Peter Lewis reflects on the CEO salary debate
If youíve been keeping up with charity news this summer and autumn, thereís one story that wonít have passed you by Ė the charity CEO salary debate.
Iíve worked in the public, private and third sector, and the charitable one is by far the most complex in which to deliver. In the private sector, you just have to deliver profit. In the public sector, you just have to make the right policy decisions to raise and spend taxes. And for the most part, as a civil servant, your work focuses on spending public money, not raising it.
In the charitable world, however, the CEO has a more complex role. The focus would appear to be simple: how best to deliver the charityís objectives and meet the needs of more beneficiaries? But the complexities are multiple.
Sure, you can invest some of your funds to raise more funds (and you, of course, have to invest to fundraise effectively). But can you spend all that hard-won cash effectively? No one likes a charity with fat reserves. Then again, you also need a certain amount of reserves for difficult times, such as these, when raising funds may be more difficult.
And should you then spend those funds campaigning for policy change from government that could lead to a systemic improvement to your beneficiariesí circumstances? Or should you just meet the needs of those people by providing services? Or should you do a mixture of both?
This is complex even in a small organisation. In a large, multinational NGO delivering services domestically and abroad, reacting quickly to emergencies, endeavouring to change policy as well as delivering services, and turning over several hundred million pounds a year, itís a mammoth task. Might a board of trustees be right in deciding to pay their CEO over £100k to do it? If thatís what it takes to get the best leader for their charity, and to be the most effective organisation for their beneficiaries, then, yes, I think so.
There are caveats, however. One of the biggest challenges facing our society is income inequality. It is huge in the UK, and growing. Surely the charity sector should lead the charge against income inequality. That means being responsible with top salaries as well as making sure everyone who works for your charity, or for one of its suppliers, earns a living wage.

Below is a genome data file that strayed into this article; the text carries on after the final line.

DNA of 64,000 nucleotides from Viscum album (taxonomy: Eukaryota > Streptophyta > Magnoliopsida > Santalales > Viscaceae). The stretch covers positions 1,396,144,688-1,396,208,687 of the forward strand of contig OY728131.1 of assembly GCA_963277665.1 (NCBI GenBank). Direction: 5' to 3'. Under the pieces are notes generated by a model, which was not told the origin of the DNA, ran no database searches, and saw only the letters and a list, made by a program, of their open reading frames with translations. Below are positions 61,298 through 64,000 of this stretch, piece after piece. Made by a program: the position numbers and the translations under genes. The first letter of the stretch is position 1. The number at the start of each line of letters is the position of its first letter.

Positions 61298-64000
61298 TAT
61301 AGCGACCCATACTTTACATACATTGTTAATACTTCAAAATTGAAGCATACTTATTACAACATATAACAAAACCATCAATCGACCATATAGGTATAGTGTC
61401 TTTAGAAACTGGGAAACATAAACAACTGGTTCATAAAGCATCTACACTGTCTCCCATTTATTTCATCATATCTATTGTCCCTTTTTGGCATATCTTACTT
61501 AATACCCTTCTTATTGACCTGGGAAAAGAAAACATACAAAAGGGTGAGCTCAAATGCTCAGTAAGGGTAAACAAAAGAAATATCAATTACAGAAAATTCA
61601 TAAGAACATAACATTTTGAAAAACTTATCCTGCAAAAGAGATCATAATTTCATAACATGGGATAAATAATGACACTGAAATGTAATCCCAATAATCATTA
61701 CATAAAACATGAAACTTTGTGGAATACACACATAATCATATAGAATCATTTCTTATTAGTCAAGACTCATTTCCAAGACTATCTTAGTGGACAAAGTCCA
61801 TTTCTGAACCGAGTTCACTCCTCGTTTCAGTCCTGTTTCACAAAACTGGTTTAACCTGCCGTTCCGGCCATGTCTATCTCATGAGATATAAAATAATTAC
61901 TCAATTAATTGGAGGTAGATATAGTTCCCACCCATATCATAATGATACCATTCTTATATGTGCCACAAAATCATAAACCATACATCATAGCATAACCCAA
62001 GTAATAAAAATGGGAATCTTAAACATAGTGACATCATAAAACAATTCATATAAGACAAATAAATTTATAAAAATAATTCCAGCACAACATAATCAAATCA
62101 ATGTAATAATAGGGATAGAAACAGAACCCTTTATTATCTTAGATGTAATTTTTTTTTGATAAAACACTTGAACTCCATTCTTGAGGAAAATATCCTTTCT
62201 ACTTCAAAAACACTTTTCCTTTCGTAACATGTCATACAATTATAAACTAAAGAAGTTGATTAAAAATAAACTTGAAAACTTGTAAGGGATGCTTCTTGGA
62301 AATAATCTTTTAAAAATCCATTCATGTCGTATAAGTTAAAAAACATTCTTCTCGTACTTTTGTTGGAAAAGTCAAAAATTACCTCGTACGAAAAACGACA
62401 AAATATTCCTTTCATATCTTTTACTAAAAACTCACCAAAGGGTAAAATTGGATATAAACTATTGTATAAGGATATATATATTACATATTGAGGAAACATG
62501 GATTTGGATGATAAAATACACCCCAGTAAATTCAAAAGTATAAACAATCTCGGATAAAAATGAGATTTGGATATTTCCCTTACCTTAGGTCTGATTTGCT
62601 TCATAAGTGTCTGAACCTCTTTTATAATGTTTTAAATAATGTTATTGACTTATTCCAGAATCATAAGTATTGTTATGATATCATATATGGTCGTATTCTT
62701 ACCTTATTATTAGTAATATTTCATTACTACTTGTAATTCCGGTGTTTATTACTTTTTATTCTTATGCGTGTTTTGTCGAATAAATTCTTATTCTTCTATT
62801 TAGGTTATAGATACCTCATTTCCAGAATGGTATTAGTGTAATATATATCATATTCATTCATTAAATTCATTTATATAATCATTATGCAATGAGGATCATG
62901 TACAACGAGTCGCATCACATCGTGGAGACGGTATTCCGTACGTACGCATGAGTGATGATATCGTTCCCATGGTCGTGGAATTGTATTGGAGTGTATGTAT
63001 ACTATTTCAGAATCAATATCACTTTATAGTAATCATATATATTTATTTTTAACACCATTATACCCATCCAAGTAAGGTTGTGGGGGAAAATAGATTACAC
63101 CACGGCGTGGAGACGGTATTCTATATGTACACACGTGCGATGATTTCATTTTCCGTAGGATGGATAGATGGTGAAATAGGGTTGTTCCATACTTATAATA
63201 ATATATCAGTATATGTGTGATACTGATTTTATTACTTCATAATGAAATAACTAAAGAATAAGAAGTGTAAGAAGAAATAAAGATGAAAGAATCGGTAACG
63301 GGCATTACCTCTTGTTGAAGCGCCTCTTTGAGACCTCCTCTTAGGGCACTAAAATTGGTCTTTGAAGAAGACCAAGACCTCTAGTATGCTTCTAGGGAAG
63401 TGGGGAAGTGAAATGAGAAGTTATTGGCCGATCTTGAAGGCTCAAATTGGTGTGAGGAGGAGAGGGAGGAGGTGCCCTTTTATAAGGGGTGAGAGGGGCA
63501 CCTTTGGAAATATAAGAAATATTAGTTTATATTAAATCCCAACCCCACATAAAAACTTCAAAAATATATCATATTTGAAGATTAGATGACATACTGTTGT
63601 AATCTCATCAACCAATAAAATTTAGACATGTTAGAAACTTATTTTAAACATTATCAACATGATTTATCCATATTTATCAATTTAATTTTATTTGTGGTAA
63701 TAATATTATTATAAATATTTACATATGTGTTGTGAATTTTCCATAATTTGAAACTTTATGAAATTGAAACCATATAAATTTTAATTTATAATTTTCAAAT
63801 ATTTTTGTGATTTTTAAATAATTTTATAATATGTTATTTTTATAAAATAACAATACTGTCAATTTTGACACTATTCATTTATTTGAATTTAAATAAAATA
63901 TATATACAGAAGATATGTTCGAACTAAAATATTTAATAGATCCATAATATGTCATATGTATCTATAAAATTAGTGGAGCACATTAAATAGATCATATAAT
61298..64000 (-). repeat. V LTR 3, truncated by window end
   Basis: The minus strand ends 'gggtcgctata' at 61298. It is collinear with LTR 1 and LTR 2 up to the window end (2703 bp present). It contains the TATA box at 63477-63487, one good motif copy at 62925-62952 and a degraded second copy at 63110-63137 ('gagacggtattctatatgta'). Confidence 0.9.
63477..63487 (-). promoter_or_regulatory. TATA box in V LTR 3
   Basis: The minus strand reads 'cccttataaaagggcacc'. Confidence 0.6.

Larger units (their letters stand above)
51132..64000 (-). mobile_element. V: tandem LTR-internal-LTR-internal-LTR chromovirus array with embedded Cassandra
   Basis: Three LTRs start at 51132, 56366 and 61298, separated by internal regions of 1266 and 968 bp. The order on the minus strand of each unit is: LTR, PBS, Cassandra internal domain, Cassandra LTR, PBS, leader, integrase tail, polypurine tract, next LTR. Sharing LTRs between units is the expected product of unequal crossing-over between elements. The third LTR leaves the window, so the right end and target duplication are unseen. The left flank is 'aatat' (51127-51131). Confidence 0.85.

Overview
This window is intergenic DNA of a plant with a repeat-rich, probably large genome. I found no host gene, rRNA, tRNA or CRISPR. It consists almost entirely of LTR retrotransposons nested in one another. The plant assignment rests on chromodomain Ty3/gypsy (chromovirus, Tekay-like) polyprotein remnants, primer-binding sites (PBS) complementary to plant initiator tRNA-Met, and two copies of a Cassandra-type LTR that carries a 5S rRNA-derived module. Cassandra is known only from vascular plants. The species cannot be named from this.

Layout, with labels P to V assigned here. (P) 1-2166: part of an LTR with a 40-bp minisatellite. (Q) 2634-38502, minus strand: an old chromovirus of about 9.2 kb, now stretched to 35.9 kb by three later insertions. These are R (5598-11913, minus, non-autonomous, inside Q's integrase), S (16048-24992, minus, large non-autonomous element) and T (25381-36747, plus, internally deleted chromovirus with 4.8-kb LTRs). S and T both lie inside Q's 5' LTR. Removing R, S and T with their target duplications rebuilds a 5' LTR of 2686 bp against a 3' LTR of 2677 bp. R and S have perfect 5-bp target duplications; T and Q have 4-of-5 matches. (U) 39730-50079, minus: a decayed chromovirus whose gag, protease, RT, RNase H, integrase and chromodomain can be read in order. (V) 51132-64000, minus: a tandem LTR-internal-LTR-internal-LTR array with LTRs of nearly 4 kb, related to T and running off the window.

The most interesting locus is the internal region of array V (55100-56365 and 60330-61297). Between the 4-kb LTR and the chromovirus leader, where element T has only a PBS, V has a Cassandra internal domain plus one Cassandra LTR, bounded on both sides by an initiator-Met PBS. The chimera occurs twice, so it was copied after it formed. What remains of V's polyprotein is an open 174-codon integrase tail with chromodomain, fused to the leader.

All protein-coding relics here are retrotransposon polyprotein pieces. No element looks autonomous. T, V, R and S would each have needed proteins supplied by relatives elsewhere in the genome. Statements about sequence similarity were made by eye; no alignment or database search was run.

Iím sure that many of us have felt slightly awkward about some of the salaries that have come into the public domain recently. Rather than turn our eyes away, we should be brave enough to address such instances. Perhaps the NCVO Executive Pay Inquiry will help us do this.
The story has also brought into sharp relief the gap between the reality of how some large, modern charities work, and the expectations of some of the public (including some donors) about how they think they work.
Show and tell
The message for us as a sector is simple: we need to get better not just at engaging the public emotionally in our causes, not just at communicating our impact, but at ensuring the public understand how we work. We need to get to a position where donors and the public understand that, even when the average income is under £26k and only the top 10 per cent earn over £45k, it might still be absolutely right for the CEO of a top charity to earn over £100k and be among the top one per cent of earners in the country.
Perhaps the final lesson from this debate is that we need to spend a bit more time explaining both the complexity of what we do and how we do it, the need for effective and efficient leadership and management, and the need for skilled professional staff working alongside our volunteers, enabling us to achieve all the great things we do to make the world a better place.
Should we continue to tell stories, connect emotionally and show impact? Of course. But we should also explain more about how we actually do it.
Peter Lewis is chief executive of the Institute of Fundraising
This article first appeared in The Fundraiser magazine, Issue 35, November 2013